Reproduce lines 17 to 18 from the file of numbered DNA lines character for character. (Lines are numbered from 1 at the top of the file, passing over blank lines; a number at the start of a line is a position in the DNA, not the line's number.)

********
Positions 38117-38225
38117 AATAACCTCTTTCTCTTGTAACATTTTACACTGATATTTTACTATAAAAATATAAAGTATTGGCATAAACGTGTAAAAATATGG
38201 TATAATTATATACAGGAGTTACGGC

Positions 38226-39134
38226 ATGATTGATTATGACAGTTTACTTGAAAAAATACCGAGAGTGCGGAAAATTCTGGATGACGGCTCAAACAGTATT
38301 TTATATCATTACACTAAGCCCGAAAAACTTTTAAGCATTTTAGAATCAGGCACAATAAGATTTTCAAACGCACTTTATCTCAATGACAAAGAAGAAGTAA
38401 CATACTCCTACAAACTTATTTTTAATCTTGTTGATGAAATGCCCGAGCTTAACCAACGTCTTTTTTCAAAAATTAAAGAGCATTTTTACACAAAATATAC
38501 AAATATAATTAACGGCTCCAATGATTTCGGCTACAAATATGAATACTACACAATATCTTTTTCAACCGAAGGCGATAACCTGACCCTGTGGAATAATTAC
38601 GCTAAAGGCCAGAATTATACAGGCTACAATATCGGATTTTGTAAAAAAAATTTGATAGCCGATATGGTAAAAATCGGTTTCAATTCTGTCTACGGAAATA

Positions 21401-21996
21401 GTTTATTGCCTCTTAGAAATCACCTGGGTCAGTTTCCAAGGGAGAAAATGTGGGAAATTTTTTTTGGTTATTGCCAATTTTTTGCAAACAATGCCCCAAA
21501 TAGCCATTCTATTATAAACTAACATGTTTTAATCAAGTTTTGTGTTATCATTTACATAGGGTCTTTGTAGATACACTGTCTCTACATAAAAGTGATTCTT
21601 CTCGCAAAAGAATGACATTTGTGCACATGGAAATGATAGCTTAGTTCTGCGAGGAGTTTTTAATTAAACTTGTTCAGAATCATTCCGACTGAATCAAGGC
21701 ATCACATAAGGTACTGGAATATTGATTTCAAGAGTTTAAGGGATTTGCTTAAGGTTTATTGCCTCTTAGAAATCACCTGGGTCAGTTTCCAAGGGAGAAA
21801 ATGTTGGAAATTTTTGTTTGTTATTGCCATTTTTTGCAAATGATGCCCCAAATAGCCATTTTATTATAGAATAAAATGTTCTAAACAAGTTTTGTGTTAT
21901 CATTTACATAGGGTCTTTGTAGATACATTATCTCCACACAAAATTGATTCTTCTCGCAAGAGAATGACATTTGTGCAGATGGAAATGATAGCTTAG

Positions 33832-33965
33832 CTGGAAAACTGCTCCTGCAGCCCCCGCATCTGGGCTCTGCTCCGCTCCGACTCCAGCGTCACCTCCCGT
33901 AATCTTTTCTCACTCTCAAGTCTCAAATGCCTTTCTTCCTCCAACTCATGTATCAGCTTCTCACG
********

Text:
Positions 33832-33965
33832 CTGGAAAACTGCTCCTGCAGCCCCCGCATCTGGGCTCTGCTCCGCTCCGACTCCAGCGTCACCTCCCGT